Wearing a belt, for me, changes the lift and the amount of weight I can handle enough to warrant treating it separately from the belt-less variations of a lift.
So, I will have training phases of belted squats, for example, and then phases of non-belted squats.
It's the same kind of principle people use for working with variations for phases of training, such as box squats or pause squats. That's how I see it in my mind anyway, feel free to disagree.
I already alluded to this earlier, it isn’t enough to just chuck a belt on and expect it to magically support your back and increase your lifts. You need to know how to use one correctly.
Here are the quick steps to using a weight lifting belt correctly:
To illustrate these points further, here is a video that explains it by squat university.
I’m just going to cover what I feel are best variations of weight lifting belt for you to consider. Anything that I don’t cover here probably isn’t worth your while, unless there is an awesome type of belt that I haven’t even heard of yet.
Firstly, avoid Velcro belts. In my opinion, it’s just too easy for them to rip open and come undone or loosen under the pressure you should be exerting into the belt.
I used to use a Velcro belt and the little tearing noises I could here as I descended into a squat paranoid the heck out of me. I was too worried about the belt coming on to concentrate on a proper squat.
Some strongmen competitors may wear Velcro belts underneath their main belts just for some added support. But they still feel the need to wear a stronger belt on top.
Now that's out of the way, on to the types of belts that you can consider.
Proper powerlifting belts follow pretty much the same styling throughout. They should be the same width all the way around, that will normally be 4 inches as that is the thickest allowable by most powerlifting federations. Have a thickness of either 10mm or 13mm and made from very stiff/rugged materials. Usually leather or suede coated leather.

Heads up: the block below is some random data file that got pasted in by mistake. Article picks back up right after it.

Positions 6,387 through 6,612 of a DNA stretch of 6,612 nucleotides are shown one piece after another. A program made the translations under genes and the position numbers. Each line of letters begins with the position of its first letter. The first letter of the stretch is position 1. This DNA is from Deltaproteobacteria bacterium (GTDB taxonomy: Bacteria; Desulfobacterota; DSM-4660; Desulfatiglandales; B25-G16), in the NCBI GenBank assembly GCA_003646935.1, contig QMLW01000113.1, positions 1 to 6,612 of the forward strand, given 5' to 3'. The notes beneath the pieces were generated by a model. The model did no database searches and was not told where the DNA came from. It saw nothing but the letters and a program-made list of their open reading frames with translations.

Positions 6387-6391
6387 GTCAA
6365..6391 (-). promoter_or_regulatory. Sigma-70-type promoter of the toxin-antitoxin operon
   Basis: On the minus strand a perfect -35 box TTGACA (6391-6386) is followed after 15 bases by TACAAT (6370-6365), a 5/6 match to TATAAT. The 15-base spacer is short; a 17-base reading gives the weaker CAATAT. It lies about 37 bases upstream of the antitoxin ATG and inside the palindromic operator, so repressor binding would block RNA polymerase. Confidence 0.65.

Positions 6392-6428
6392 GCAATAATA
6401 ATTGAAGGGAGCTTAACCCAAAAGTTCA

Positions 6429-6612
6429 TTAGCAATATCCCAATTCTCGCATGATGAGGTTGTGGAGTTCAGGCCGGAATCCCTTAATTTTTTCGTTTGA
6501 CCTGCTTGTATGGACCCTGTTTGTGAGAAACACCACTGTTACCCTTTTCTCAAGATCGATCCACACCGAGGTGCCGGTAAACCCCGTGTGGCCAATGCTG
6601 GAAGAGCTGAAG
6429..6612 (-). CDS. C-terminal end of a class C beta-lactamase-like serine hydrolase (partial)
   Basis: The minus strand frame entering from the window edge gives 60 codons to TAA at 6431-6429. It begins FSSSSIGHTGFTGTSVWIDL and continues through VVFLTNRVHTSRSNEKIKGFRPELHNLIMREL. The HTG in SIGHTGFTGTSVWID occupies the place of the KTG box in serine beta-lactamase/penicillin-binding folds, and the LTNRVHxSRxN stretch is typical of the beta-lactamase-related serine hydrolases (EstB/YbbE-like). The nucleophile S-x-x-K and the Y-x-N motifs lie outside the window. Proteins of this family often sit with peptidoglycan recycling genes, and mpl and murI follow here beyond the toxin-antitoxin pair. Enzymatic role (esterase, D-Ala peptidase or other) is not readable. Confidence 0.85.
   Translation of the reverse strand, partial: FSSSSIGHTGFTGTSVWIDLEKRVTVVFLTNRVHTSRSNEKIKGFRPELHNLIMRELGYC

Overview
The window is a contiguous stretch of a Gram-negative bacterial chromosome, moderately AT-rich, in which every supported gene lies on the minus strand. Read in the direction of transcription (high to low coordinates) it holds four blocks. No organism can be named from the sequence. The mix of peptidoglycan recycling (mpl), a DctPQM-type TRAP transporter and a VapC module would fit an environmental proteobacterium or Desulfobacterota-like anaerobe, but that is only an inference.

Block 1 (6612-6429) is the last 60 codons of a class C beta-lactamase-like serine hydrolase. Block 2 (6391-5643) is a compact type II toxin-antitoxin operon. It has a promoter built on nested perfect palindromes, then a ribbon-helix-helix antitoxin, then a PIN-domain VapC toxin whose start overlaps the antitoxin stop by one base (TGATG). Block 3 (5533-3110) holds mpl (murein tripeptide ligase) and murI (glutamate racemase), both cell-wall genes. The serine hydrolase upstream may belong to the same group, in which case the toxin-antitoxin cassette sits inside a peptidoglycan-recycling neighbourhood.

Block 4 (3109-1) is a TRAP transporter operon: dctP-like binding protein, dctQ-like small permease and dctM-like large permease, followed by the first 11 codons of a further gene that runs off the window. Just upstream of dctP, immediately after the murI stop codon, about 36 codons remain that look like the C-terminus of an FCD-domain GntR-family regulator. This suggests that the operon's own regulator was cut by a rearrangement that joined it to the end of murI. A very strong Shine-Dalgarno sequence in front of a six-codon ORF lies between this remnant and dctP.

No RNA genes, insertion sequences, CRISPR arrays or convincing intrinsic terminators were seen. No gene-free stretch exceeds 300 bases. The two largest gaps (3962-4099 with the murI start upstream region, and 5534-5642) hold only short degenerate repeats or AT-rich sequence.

Powerlifting belts, in general are going to be the go-to belt style if you are looking the get the very most out of squats, deadlift, bench presses and overhead presses. If you want a belt for Olympic weightlifting, they are probably going to be too thick, uncomfortable and restrictive for you.
There are then three main sub-sets of powerlifting belts.
These are the standard kind of belt you are likely used to seeing. They feature a single prong, just like a regular dress belt, that you can use to tighten or loosen as you see fit.
The single prong makes the fairly quick to take on and off. The only downside for some lifter is the fear that the single prong may break. This shouldn’t happen if you buy a quality belt but the worry is enough to steer people towards the next type of powerlifting belt.
Exactly the same as the single prong in design. However, as you may have guessed, they have two prongs that slot into a double row of adjustment holes on the belt.
The two prongs can be an absolute pain to get in and out of those holes properly. Especially if the belt is tight.
I don’t really like using ta double-prong, I trust the strength of the single-prong enough to go with that instead.
Lever belts have no prongs for tightening and loosening the belt. Instead, they have a quick-release leaver. The lever does make them very quick and easy to get on and off.
The lever is also fixed in the same place each time so you can set it to whatever level of tightness you want and have no trouble getting it on very quickly.
There are some drawbacks to the lever belt design. firstly, is that there is always going to be a higher chance of something breaking when more individual parts are involved. I have seen a couple of videos of levers breaking during lifts but this isn’t a common occurrence.